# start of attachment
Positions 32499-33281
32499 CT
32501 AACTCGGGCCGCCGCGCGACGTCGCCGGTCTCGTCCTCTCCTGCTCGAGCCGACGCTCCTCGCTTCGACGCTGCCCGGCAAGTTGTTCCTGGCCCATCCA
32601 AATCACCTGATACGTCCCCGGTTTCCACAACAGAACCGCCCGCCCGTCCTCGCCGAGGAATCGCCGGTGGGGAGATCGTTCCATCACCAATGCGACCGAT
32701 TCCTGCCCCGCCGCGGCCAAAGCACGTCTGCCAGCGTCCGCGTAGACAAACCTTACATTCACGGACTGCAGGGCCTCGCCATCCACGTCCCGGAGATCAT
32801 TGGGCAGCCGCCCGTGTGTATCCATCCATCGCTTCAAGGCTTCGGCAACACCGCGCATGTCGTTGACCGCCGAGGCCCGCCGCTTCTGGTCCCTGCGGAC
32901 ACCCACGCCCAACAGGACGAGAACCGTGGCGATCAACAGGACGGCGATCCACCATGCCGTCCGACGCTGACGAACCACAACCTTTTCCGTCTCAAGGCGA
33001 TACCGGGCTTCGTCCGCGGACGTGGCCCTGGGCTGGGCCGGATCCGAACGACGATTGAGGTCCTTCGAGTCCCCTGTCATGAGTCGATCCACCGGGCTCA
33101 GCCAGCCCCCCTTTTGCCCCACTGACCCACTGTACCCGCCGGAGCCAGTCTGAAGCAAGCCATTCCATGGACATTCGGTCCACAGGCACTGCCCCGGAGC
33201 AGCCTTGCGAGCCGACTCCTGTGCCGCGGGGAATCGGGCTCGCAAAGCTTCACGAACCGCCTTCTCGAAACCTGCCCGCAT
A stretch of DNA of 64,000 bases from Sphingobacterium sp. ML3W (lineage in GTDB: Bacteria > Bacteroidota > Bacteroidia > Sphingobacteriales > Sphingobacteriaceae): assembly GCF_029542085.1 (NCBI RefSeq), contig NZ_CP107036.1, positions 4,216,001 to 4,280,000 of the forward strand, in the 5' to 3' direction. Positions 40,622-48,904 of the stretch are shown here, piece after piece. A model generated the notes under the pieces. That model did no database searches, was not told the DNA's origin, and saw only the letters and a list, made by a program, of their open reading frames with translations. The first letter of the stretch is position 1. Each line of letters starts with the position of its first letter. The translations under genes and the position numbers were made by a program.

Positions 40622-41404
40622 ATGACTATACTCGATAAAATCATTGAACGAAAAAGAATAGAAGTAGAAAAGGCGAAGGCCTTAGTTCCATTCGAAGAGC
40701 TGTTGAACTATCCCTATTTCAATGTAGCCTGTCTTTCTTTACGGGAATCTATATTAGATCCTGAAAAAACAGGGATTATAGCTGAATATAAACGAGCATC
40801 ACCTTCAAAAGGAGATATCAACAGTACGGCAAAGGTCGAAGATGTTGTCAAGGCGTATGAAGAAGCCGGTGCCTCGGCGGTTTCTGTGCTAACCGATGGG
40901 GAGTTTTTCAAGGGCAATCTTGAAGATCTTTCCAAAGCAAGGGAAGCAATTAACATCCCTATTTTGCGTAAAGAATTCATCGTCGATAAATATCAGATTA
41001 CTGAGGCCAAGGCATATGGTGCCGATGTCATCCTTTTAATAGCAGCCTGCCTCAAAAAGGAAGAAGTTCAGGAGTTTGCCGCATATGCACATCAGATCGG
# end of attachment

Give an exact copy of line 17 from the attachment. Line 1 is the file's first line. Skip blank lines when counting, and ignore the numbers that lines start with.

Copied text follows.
41001 CTGAGGCCAAGGCATATGGTGCCGATGTCATCCTTTTAATAGCAGCCTGCCTCAAAAAGGAAGAAGTTCAGGAGTTTGCCGCATATGCACATCAGATCGG